Google has just snapped up BufferBox, a Waterloo, Ontario-based startup that offers temporary lockers for online purchases much like the ones recently deployed by Amazon. Instead of 7-Elevens and RadioShacks however, the relatively young startup has only just started a deal to install parcel kiosks in Canada’s Metrolinx GO Transit stations. The Mountain View company hopes to keep BufferBox alive through the acquisition, with plans for 100 kiosks in Greater Toronto and Hamilton in the next year. Of course, we can’t help but think this could all be part of Google’s master plan for a rumored same-day delivery service that might make Amazon a touch nervous. Hopefully this means future Nexus deliveries will be a just little faster, eh?
The way shoppers search for coupons is changing. While the days of tearing apart the Sunday paper for coupons haven’t passed just yet, we are seeing a lot more people switch to their smartphones to look for deals.
To help with the growing demand for mobile coupons, Coupon Cabin just launched an all new app that lets users search for coupons by category for hundreds of online retailers.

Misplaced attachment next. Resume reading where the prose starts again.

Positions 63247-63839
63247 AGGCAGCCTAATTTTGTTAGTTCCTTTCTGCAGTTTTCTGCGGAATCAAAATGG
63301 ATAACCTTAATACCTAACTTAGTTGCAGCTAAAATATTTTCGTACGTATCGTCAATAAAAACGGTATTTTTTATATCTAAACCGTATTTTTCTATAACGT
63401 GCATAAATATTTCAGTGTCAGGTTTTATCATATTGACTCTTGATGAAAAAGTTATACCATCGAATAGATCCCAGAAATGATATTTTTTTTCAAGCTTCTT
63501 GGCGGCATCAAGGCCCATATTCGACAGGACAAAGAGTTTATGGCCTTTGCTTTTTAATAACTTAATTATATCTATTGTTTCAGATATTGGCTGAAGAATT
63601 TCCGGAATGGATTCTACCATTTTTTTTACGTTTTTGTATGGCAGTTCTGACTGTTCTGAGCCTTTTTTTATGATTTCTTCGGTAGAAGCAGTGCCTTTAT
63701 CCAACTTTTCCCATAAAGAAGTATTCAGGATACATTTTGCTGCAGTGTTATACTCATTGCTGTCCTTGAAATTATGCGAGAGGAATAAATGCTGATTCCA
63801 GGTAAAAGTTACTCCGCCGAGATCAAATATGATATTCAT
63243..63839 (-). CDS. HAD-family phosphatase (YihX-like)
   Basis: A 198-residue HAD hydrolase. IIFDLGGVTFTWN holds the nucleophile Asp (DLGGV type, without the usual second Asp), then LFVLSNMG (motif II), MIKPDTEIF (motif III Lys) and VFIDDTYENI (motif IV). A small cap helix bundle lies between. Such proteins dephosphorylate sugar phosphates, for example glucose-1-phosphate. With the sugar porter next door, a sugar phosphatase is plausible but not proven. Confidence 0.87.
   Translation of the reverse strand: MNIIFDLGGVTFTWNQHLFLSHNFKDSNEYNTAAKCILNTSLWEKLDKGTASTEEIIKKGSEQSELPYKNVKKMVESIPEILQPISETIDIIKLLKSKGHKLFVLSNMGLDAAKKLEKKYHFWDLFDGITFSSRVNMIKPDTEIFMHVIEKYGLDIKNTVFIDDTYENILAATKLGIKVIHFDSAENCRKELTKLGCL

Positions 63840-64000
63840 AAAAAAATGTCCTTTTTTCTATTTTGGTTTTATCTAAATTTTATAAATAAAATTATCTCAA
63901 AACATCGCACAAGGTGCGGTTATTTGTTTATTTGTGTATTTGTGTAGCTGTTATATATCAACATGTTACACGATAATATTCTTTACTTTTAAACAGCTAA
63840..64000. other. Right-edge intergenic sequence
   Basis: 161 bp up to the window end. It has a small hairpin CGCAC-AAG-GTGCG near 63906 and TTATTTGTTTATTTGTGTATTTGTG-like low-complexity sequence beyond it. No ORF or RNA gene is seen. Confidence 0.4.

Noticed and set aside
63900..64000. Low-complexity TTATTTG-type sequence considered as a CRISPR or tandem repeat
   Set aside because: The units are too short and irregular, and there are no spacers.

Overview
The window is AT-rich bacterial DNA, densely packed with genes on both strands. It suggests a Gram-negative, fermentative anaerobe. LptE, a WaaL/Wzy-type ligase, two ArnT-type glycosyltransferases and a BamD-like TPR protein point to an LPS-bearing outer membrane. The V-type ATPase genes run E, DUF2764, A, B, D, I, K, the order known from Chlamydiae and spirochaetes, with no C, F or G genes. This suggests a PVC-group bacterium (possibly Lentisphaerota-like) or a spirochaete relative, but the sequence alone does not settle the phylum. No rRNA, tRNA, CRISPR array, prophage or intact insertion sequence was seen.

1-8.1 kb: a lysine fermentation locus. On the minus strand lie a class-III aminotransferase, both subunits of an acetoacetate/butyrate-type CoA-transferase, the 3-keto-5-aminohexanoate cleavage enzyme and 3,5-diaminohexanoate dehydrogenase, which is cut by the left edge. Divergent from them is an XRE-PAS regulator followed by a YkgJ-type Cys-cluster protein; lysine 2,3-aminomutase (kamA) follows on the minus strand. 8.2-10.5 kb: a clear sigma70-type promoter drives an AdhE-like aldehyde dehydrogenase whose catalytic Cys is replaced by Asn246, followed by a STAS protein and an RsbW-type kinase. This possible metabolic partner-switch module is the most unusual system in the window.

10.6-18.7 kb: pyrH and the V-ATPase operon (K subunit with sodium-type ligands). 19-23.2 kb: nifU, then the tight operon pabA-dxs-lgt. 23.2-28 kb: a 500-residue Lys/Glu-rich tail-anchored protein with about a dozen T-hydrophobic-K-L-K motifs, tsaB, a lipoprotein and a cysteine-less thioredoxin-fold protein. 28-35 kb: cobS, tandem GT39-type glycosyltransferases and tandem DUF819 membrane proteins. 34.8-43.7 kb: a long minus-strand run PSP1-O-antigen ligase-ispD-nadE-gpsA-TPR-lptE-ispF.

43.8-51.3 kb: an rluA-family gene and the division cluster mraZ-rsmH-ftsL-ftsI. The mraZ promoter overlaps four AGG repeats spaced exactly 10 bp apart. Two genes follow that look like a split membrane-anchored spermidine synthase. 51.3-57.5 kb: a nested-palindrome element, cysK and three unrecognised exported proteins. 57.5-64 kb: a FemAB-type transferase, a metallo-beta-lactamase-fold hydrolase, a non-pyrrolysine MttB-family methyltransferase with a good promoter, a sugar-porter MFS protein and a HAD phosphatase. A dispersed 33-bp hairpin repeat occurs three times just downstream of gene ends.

Check out the graphic from Coupon Cabin below for more facts about our mobile coupon habits:
Last week, The Daily reported that Kanye West‘s charity spent more than a half-million dollars in 2010—but none of that money went to actual charitable causes.
After analyzing federal tax filings, the iPad newspaper found that in 2010, the Kanye West Foundation had expenditures totaling $572,383, but the majority of that went to employee salaries and other overhead expenses.
The charity didn’t even donate a single cent to an actual charity that year. And now, West’s foundation is in the process of being dissolved.
Since it’s easy to get bogged down in the numbers, Statista took The Daily’s findings and compiled information from the foundation’s tax filings to create the below infographic explaining where Kanye West’s money went and what happened to his so-called charity foundation. Complete with West’s stunner shades, obviously.
Take a look below.
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This morning, news broke that the Greeks had a reform deal. The Euro shot up on the news.
But if you were on twitter, you could have profited early.
Trader @pawelmorski just posted this annotated chart.